...reflecting on that heritage but bringing it kind of up to speed. And then it kind of went through a few where they kind of dropped Australia right down and just made it post for a while and then they kind of put it in like a red box. There was something going on there. They were trying to like keep it all together and like boxing. Look up color. Yeah, exactly. And then they actually just had the symbol reversed out on read in a Red Square. So that was sort of a another kind of weird fit. Not Weird, but an interesting transition. And then yet in a twenty nineteen, when they did this refresh with more they pulled the they pulled it, they freed it again, the logo mark free did it from its bounds and yeah, they read, you know, readid this word mark and the they did a designer custom, which is my favorite part of this. This would be something needs proth on. I love it. Brands do this, though. No, it's not a cheap office. Did it for the YEP, that kind of illustra looking type of it's posted. Okay, has done one baby. See, there's a few. Yeah, so that. Yeah, I mean bigger. It's worthwhile for bigger brands to do because, yeah, it can take you know, and distinctiveness and also it's check the unit. If you're paying for eighty thousand font licenses cost a fortune. So you know, yeah, if you're owning your own point typeface, then it's yeah, it look at. It's definitely a something for bigger businesses to consider if they're you know, I mean I'm sure Cadbury has, like there's a quite a few that had happen has their own. Yeah, yeah, yeah, so, so that was designed by Vincent Chan of matter of sorts, and he is a type designer in Australia. So he did that in with a well, I guess for commissioned for by and it's called AP type appropriately. But yeah, no, really lovely way of and you can just see it across you know, I guess anybody in the public wouldn't really probably notice the difference between that typeface and any other number of sand seraph typefaces, but when you kind of see it spread across the whole gamut of like communications it's got, it creates this really lovely feel overall and I think that's when you can really gage how a typeface works. So it has, it's got, you know, some soft elements but also kind of dumb, you know, demand some kind of respect as well. So I think it's a really yeah, it's a really excellent solution in terms of the how that type is communicating. And then that was obviously what they've used for the logo type. Yeah, yeah, word mark and then kind of thing with this visual identity is it does look a bit similar, as others kind of out there want, in the particular for me, which is another very big and heritage brand, as well as Westpack Bank and their color sort of scheme is very akin to that. Yeah, I mean. But having said that, they are in different industries, so having similarity in that respect is a bit of a moot point. It's just interesting that when you go to Westpack site and you go to t really post, to me the just even from memory, they feel a little similar. Well, if we're talking banks, though, I would say the big issue there is that nab and westpact and that similar so that you know, if you're going to go, what's the red and red and black, I think you know that's when I choose there because I bank with that. That you go, yes, so do I, but they yeah, so that's in an interesting thing. But yeah, that you know, in terms of similarity, whereas I think actually what Australia post has done is lightened right back off the black with the re the refrench. So they're brought in this kind of whereas the banks are sort of skill using. You know that, but they've lightened everything up a whole lot with this kind of Beiji, I don't know, it's even yeah, it's a Baijian and they sort of that gray. Yeah, and then they's a gray and yeah, so it's very kind of, you know, a lot more fresh, but and the photography speaks moldy in my opinion. Yeah, it tells a whole. You know, this is again a bit like when we talked about well, actually in all the brands that we've talked about so far, like it's just, you know, good photography really plays a huge part in how you communicate your brand to your consumers. So I just yeah, it's really that bringing all of those elements together, because when you look at their photos, for instance, you really get a feel for who there. You know that they work across a huge gamut of the community there. You know they're they're how they work, even their videos and what have you. It's the language...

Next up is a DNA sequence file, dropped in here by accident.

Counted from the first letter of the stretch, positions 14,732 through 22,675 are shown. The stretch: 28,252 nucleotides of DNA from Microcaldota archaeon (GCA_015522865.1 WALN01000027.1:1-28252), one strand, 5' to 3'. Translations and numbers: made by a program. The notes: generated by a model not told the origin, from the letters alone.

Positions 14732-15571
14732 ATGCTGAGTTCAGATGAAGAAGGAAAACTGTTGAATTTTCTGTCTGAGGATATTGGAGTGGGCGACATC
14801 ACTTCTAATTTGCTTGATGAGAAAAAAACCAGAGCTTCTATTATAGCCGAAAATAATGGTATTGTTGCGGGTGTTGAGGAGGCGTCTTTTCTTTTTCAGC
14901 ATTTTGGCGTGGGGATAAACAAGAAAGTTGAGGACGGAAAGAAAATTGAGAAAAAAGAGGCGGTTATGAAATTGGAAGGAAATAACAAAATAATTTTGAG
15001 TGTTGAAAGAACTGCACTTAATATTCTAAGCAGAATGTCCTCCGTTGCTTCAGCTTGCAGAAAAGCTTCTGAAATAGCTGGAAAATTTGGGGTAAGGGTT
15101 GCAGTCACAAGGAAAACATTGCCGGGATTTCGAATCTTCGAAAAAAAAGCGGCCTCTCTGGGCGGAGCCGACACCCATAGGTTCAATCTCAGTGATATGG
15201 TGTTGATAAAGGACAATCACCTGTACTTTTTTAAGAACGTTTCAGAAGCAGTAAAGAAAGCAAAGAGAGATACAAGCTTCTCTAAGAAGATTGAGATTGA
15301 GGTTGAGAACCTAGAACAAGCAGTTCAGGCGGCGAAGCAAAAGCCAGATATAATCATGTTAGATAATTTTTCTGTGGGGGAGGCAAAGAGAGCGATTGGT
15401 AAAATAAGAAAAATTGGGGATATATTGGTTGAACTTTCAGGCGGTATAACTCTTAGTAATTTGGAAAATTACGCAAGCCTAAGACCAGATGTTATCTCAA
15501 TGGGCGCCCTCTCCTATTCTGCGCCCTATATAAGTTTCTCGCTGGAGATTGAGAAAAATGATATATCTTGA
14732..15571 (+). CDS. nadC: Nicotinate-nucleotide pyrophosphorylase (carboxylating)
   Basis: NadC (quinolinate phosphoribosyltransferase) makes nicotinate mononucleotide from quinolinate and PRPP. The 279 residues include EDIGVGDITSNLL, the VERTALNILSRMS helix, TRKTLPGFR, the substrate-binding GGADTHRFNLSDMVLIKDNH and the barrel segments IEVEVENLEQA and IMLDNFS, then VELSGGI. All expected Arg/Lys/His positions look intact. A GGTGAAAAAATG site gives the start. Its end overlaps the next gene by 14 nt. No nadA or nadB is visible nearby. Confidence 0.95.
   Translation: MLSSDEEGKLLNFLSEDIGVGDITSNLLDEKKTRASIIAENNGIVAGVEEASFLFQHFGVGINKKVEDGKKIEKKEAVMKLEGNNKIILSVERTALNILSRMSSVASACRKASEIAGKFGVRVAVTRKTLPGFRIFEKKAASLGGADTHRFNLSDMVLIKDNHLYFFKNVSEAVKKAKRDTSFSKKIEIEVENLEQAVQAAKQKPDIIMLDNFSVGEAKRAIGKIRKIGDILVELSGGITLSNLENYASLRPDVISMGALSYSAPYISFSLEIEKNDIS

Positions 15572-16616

...that they're using is really informative but also conversational. Like you don't, I don't feel like any small business would kind of feel like this is out of like I can't understand this, so I can't communicate with them. So I think that's really important they've kept it simple. But yeah, kind of just like those shots of if it's in a rural town, no one's cover around, so empty street and you just see the red postbox. Yeah, it's like a strong the lone red, you know, van delivery set with an Australian backdrop of a landscape just remote and it just yet it stands out like a sort of now but yeah, you don't Miss It. Yeah, and that exactly like those red trucks are just like so, you know, as you said, you can see them from a mile away, yeah, or several miles away. Yeah, no, exactly. And so I think, I think in terms of that red, like you know, they've obviously just refine in this refresh there for a find. It right back down to using that color and being really specific with that and, you know, spreading that all the new branding across all of their past like parcels and packaging and store fronts and uniforms and trucks and you know, there's so many things. So that the other color, I guess, is that yellow, the fluorescent kind of yellow, because that is used in situ. So all their post bags are that yellow. And so the red office, he had to work with that to you know, and that's been important as well. And then with their express post, that's a kind of deeper yellow. Yeah, that's exactly right, to all their boxes of that yellow as well. So yeah, I think, I think we're all, you know, as I said, in Australia, you kind of we probably are. Yeah, you can't miss it and you know and you eat, you know, even those differences without that's another thing that's, you know, great signaling is that you know, the postbox means pot. They read one means it's going to be slightly slower than the Yellow One, like you don't even you know that information. So and it like rain one for really fast, super fast, and it's groat on. They maybe green's going to be like for ECO. So it's even slower, like we're going to take our time, that we're gonna actually yeah, yeah, hopefully it gets it well. Actually, that's an interesting point that you said, because something that they, I did see a lot of, was it they're really upping their electric vehicles and so because obviously they transport so much, so their carbon footprints obviously fairly massive. So they actually are do like up in their fleet of electric vehicles. Across. And I know I don't know if you have this, but here in Perth we have all of the delivery that the delivery bikes are electric and they've got like they're bright yellow, they've got like a they're like a little buggy and they've got like a sun shade. And do you have the same thing? We don't hear because really here. So the electric would last all that on. So we still got the iconic red, downy looking first, which become really popular, popular. Now people were trying to buy them and then they came out with a new model and they were like lost their minds over it. But they're really vintage kind of retro look, especially in some areas of Sydney. Yeah, yeah, I've been like new don and all that kind of here. Yeah, kind of cool to run around in an old KITCHI motibike. I still basting. Yeah, just, yeah, but they cool fun. Yeah, they're definitely evolving. I've seen them before around Sydney, but it's typically in flatter parts of yes, but they never do they do look try. Oh, they're incredibly darky. They're also, I would imagine, a whole bunch of safer. So you know, when you've got all these people out on the roads, you have to make like they obviously stand out so much, but yeah, they're. Yeah, so I think that's I guess that's an interesting thing that they've really kind of built on. As well as that, you know, we know our impact, like what we're doing has a huge impact, so we need we're trying to counter that as much as possible. And then for social media, pretty consistent emails. They language is really nice. I actually signed up for something last night because I knew you did that last week, which I thought was clever, and I did want to ask you if you bought you go to product, but we won't do that now. I am I signed up to one of the emails last night and yeah, we'll look. was just really again, but, you know, the language was really welcoming and can you know, created connection straight away, which I think feeds back to that idea of, you know, all those touch points maintaining that those values around connection and that the importance of that. So I thought that was really good. And Yeah, I tho, you know, in terms of their social feeds and what have you, they've got, as you said, they're quite consistent. They've also got look at some...